Writer’s block for professionals is one thing. But when a student can’t think of how to start an assignment or doesn’t know how to fine-tune an Internet search, schoolwork can quickly turn from educational to frustrating.
Spread the Word
• Email this article to friends or colleagues
• Share this article on Facebook or Twitter
• Write about and link to this article on your blog
• Local relevancy? Send this article to your local press
“As soon as you’re being tasked with writing something, that’s where we kick in,” Shachar Tal, Skills & Knowledge vice president of marketing tells ISRAEL21c.
This isn’t a tool for cheating, but an organizational aid to format an assignment, spell-check it, check grammar, put in a bibliography and even search the Internet more effectively.
Opinion leaders say the app “has the potential to substantially influence how people in general, and students specifically, process information.” Moreover, it is teacher approved.
“Making sure that line spacing is double at all times; changing the font back when Word changes it for you — these are tasks forced upon us because of software that is incompatible with the needs of students,” explains Tal. “Teachers widely agree that these tasks are a hindrance and waste a lot of time. These are really garbage tasks. If they’re automated, it’s a blessing for all.”
Help me with my homework, Dad
The idea for the groundbreaking application popped into Alexander Dayan’s head when his elder son, now 16, asked for help with his homework. There are many online resources for writing an essay, Dayan says, but he never found a tool like sCoolWork.
After leading projects from their idea stage to successful products at ELTA Systems and Check Point Software Technologies, it was only natural that Dayan decided to create what he felt was missing in the marketplace.
The initial idea came to him in May 2010. By the end of the year he had a prototype in its early stages. Tal joined Dayan in early summer 2011. The duo – joined by a team of five freelancers – recently launched a fundraising campaign on Indiegogo to raise capital for the October 2012 official launch.
The beta version of sCoolWork is free and has already received positive feedback.
“sCoolWork is a great app for any student who is tasked with writing research papers in the MLA, APA or Chicago style format. These formats can seem overwhelming at times for newer students and this app helps walks these students through the process of setting up their papers and not getting marked down for something as ‘irrelevant’ as a formatting issue,” according to an AppAppeal review.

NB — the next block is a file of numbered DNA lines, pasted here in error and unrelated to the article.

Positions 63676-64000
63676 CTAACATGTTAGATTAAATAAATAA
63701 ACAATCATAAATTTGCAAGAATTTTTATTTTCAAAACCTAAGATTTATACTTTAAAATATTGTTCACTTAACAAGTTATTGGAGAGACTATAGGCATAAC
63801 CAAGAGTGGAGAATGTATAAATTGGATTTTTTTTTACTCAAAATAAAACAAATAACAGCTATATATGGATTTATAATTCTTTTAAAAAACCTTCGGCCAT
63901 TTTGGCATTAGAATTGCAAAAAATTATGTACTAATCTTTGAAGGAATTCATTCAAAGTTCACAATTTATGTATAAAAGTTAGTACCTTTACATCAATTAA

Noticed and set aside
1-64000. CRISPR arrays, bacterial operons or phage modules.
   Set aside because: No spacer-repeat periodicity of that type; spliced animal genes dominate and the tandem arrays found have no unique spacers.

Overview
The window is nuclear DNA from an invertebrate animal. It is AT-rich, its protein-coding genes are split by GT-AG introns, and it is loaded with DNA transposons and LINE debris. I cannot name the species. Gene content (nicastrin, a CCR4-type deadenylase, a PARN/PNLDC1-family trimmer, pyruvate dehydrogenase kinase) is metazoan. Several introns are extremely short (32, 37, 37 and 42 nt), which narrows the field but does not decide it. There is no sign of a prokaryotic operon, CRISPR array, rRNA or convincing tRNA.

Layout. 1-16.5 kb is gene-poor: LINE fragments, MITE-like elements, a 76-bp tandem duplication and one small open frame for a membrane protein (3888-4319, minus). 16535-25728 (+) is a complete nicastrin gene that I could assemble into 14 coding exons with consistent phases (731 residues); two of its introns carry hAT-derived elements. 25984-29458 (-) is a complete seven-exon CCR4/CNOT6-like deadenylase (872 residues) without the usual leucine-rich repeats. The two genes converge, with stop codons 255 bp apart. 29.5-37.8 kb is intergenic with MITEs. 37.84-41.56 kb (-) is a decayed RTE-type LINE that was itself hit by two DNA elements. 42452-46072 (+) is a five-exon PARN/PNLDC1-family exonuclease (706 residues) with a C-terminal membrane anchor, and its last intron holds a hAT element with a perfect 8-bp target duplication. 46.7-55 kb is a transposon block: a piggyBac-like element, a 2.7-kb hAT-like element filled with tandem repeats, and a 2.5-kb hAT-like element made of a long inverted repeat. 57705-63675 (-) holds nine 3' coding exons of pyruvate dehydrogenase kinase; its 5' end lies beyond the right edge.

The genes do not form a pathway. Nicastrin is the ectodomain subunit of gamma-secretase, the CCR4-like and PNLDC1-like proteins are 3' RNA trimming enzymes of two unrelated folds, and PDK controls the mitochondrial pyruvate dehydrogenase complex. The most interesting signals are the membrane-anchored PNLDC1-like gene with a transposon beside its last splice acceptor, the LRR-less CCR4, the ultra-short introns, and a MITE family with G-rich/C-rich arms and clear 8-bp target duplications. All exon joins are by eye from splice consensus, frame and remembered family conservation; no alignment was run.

The app is available in English only, but the development roadmap has plans for Spanish, Portuguese, German, French, Russian and Hebrew as well.
US educators welcome sCoolWork
Skills and Knowledge recently sponsored New York’s #140edu event headed by Jeff Pulver and Chris Lehmann.
“We’re really hoping that with the help of #140edu, sCoolWork could reach all those places where it is needed the most,” said Dayan prior to the July 31-August 1 event. “All you need is an old desktop or laptop, and we could give hope to struggling students, making the already hard work they’re facing easier, and enabling them to focus on learning and developing their skills.”
The American teachers and educators at the conference were not surprised that an Israeli startup was behind the technology.
“They were very aware that Israel is a startup empire and were very happy to see us. No one had a problem that we’re from a country where English is not the official language. Language is not a barrier. The idea here is the technology,” says Tal.
The choice of English and directing the product at the American market was deliberate.
“We chose English because we’re very avid advocates of English as a second language, English as a globally connecting language,” explains Tal. “We chose the US because we saw a lot of passion for education there. We wanted the best market for us to share our experience.”
Socially responsible investors needed
Like all new companies, Skills & Knowledge could use investors. And while Tal says the company does indeed need funding, this Israeli startup is only for investors with a conscience.
“Some investors would run away if they heard our business model,” says Tal. “We are going to sell sCoolWork very cheap; we’re going to donate it to whoever needs it.”
Tal says an annual subscription will likely cost $40-$80, but those who cannot afford the program will be able to get it for free through their educators.
“We share the same passion,” says Tal, adding that most of the capital to date comes straight from Skills & Knowledge founder Dayan’s pocket. “And we share the same social responsibility.”